AMY GOODMAN: On Tuesday, former New York Times reporter Judith Miller tweeted, "Obama commutes sentence of Chelsea Manning. How many people died because of manning’ leak?" That is what Judith Miller tweeted, the former New York Times reporter.
JEREMY SCAHILL: Judith Miller’s article—
AMY GOODMAN: In the lead-up to the Iraq invasion, Miller wrote several of the key articles that falsely claimed Iraq had an extensive weapons of mass destruction program ahead of the Iraq invasion, paving way for the war in Iraq.
JEREMY SCAHILL: I mean, Judith Miller was a witting participant in a sophisticated propaganda campaign orchestrated by Dick Cheney and the top levels of power in the United States government to falsify a case to invade and destroy Iraq. Hundreds of thousands of innocent people died in that war. Thousands of U.S. soldiers were killed in that war. Judith Miller shouldn’t write with ink; she should write with the blood that she has caused to be shed around the world. And shame on her for attacking Chelsea Manning, whose entire intent was to save lives, when she has knowingly participated in a drive to an unjust, illegal war that killed scores of people. She should, as they say, delete her account.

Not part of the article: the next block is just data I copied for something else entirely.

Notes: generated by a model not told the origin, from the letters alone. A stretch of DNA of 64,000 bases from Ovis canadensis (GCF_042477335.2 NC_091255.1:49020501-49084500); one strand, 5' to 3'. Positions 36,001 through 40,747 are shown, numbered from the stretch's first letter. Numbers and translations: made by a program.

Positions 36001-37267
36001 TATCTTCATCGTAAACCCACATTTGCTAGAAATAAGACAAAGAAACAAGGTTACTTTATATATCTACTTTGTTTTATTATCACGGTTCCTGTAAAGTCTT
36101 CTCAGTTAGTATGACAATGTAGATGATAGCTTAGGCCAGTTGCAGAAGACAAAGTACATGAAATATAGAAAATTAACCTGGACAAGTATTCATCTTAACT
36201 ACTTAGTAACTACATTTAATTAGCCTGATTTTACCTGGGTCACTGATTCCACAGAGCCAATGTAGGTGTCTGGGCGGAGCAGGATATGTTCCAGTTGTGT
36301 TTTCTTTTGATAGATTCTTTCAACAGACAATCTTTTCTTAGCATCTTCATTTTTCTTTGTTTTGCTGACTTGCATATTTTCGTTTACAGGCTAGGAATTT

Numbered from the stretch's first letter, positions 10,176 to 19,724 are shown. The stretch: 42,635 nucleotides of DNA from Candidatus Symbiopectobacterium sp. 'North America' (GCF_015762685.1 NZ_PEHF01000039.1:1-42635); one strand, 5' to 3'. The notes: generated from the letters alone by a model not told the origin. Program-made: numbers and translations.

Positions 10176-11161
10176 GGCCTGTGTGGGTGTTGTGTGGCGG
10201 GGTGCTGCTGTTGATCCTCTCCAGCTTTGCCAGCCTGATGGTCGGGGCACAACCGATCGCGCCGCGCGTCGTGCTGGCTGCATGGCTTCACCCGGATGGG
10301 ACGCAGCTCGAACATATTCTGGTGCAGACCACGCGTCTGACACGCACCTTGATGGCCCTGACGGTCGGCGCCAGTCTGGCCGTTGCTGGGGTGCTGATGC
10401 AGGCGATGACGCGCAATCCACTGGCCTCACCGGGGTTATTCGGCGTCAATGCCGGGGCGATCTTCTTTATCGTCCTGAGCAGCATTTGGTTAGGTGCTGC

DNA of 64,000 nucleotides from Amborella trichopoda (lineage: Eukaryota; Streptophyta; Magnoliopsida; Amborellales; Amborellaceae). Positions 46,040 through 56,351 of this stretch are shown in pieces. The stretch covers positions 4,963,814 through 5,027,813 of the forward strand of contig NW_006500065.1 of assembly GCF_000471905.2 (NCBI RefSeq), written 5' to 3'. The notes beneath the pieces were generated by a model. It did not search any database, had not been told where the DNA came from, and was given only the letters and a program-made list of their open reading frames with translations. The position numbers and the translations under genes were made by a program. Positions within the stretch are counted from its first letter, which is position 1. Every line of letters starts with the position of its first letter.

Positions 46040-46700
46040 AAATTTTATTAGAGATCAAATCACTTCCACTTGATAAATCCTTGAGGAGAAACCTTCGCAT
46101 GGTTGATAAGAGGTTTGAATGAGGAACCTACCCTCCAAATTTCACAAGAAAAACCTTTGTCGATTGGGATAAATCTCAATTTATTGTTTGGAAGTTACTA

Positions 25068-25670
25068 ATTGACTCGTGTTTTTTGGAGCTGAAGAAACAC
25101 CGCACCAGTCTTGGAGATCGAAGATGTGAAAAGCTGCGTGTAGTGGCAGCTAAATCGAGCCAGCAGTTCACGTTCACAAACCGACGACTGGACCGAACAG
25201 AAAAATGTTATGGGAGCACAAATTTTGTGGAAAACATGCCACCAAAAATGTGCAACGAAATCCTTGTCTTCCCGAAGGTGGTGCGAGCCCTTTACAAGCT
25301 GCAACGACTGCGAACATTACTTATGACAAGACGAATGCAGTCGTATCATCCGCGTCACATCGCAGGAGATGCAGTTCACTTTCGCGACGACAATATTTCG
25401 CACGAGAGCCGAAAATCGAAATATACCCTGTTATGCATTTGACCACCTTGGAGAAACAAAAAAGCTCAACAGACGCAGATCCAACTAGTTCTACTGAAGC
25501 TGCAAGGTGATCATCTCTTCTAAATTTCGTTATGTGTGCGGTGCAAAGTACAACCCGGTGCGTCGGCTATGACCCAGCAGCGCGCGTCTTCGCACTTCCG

AMY GOODMAN: Chase Strangio, as we wrap up, your final comment? And do you know what Chelsea Manning will be doing when she gets out of Leavenworth?
CHASE STRANGIO: I have no doubt that Chelsea Manning will continue to just absolutely fight for all the principles that she has long stood for, continue to engage in a campaign of advocacy for transparency, for transgender justice, for the justice of so many people. And I have no doubt that today she, as she always is, is thinking about other people, like Leonard Peltier and other people who are still awaiting to hear about the commutation of their sentences.
AMY GOODMAN: The pardon of General Cartwright?